Letter from Birdland | Changes show life is a process

Letter from Birdland | Changes show life is a process

Yesterday, a front came through Birdland, sweeping away the heat. Gayle came for a walk just before sunset, and we delighted in the cool breeze. She brought another load of plants from her yard — white peonies, vinca and black-eyed Susans. You can never have too many Susans.

My friend is always digging and rearranging her yard, and Birdland is one beneficiary of her bounty. This morning is still cool, and I will try to catch the morning for digging.

Garlic scapes are curling out of the plants, and I will cut them today to make a pesto and maybe season my roasted vegetables tonight. I discovered by accident several years ago that when I cut the scapes, the garlic bulbs grow fuller. I'm sure that advice is readily available, but I had never run across it.

Instead, I found a recipe that sounded good. I didn't even know you could eat the tender scapes cut fresh from the spray of leaves before they bloom. I had always let them open, because I liked the little pearls of tiny bulbs that come.

Oh look! Free garlic! I would plant the pearls again and use them in soups. What I didn't know was how much energy they took from the developing bulbs underground. The year I first harvested garlic scapes, my bulbs were full and juicy when I dug them. Before they had always been hard little pebbles, hardly worth peeling for a stir-fry. I had blamed the soil or my own neglect.

We are between blooms in Birdland. The oxeye daisies have wilted away, and the Peonies have kept their color as they dried to crepe petals on the stem.

Between blooms, unless you count the tadpoles. Michael had been setting the brick border around the new pond that he dug. My husband is always working on something. Several weeks ago, he called me out to look, and there was a pair of toads in the pond, piggybacking. They were there every day, or maybe a new pair was taking their turn.

Meanwhile, our pond plants were waking from a long winter, and Michael would call me to come see that the lily had sent up a new pad or that the water iris leaves were now poking out a few more inches from the water.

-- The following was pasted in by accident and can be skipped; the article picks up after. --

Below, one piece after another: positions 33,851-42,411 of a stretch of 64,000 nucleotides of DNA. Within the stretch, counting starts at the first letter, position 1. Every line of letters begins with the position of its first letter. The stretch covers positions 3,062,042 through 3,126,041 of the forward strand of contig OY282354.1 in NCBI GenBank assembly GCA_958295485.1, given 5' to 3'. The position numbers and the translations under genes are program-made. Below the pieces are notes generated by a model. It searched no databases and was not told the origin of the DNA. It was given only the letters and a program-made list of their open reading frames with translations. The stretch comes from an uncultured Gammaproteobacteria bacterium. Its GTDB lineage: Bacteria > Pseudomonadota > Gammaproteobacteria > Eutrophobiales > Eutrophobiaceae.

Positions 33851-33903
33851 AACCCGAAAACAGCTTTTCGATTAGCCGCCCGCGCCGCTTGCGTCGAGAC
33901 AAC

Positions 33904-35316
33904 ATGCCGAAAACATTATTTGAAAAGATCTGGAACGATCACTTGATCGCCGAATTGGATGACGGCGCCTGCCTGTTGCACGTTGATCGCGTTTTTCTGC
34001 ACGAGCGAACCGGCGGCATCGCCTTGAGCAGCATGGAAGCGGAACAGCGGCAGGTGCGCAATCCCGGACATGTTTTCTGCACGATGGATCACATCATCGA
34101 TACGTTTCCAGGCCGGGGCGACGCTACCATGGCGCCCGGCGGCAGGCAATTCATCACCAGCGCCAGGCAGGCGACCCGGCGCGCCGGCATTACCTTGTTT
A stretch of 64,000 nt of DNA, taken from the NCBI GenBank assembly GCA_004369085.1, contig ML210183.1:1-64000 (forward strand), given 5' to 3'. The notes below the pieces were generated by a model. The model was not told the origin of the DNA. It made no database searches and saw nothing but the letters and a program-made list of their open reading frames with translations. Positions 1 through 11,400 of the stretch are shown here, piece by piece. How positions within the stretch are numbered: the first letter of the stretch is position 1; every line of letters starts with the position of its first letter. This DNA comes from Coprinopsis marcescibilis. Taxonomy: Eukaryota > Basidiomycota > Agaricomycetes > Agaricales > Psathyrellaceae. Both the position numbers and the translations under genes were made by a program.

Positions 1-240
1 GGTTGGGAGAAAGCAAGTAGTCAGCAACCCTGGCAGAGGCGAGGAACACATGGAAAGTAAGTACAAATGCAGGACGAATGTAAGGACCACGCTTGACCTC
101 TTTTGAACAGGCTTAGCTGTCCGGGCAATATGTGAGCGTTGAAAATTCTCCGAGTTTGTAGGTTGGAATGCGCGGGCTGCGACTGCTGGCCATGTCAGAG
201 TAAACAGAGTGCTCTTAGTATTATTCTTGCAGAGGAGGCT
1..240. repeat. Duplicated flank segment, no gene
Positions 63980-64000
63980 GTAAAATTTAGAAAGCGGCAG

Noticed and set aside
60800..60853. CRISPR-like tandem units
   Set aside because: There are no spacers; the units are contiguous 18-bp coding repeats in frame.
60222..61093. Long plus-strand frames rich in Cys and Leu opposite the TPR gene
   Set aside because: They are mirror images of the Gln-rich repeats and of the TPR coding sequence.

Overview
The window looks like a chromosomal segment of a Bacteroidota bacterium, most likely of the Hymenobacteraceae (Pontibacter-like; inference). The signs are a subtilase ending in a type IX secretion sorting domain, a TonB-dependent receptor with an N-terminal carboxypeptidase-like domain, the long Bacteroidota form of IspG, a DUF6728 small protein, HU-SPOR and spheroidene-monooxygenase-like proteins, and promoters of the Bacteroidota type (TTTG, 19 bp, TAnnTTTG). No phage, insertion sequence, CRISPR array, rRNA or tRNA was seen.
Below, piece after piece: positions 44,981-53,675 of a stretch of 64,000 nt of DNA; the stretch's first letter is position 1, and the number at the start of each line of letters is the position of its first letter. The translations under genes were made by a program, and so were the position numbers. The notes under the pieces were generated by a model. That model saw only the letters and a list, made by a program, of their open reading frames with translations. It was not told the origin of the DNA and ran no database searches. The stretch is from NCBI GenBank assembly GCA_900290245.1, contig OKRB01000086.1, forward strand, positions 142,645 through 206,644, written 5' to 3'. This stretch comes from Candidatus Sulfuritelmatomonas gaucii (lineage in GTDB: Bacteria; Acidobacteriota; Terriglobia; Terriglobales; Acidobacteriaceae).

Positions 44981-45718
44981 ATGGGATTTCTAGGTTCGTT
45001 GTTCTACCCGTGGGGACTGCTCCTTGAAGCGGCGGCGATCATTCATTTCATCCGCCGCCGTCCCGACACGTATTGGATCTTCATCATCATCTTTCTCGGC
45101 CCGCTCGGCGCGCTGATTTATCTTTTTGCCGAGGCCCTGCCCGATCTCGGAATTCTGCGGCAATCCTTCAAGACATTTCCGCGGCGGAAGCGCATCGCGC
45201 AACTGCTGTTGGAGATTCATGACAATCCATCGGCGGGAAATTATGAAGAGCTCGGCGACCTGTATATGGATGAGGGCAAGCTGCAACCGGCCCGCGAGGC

A few weeks later, he came to find me and led me out to the pond. I figured he would show me that the cattail was sending up shoots, but that was yesterday's news. In the water swam hundreds, no, thousands, of tiny tadpoles. They were just little specks in the water, with furiously thrashing tails. We envisioned a plague of toads hopping all over the yard, but Michael did some research and found that only a fraction of the tads would survive to become toads. (I'm actually hoping for frogs, too, but all the piggybacking couples we saw looked like toads to me. I do hear frogs singing in the evening, so maybe we will get some frogs as well.) And sure enough, every day the population seemed to have thinned, even as the tadpoles grew bigger.

It was fun to watch them grow fat, and then grow legs. The first time I saw a tad with legs, I thought it had three tails. I looked closer, and found more and more with the extra tails. The tadpoles were deep in metamorphosis.

Then, yesterday, I saw my first toadlet. Three, actually. They were sunning on a lily pad, and at first, I thought they were little pieces of bark or twigs that had fallen from the tree above. They were the size of a housefly and looked like knobby pieces of dark wood, glistening from the water.

I kneeled to get a closer look ... and they looked back! I saw their tails were just nubbins, and they sat on the pads and watched.

Every morning, we find something new, and this time of year the changes seem to come faster than ever. Changes sudden or gradual, joyful or devastating, all show that life is a process. We are always in flux and in transformation, and I'm grateful to be on this journey.

Transform in beauty; propagate peace; blessed be.

Mary Lucille Hays lives in Birdland near White Heath. She is interesting in all the variation in the world around her. You can follow Birdland on Instagram (@BirdlandLetters) and Twitter (@BirdlandLetters). Mary can be reached at letterfrombirdland@gmail.com or via snail mail care of this newspaper.

Sections (1):Living
Topics (3):Environment, People, Pets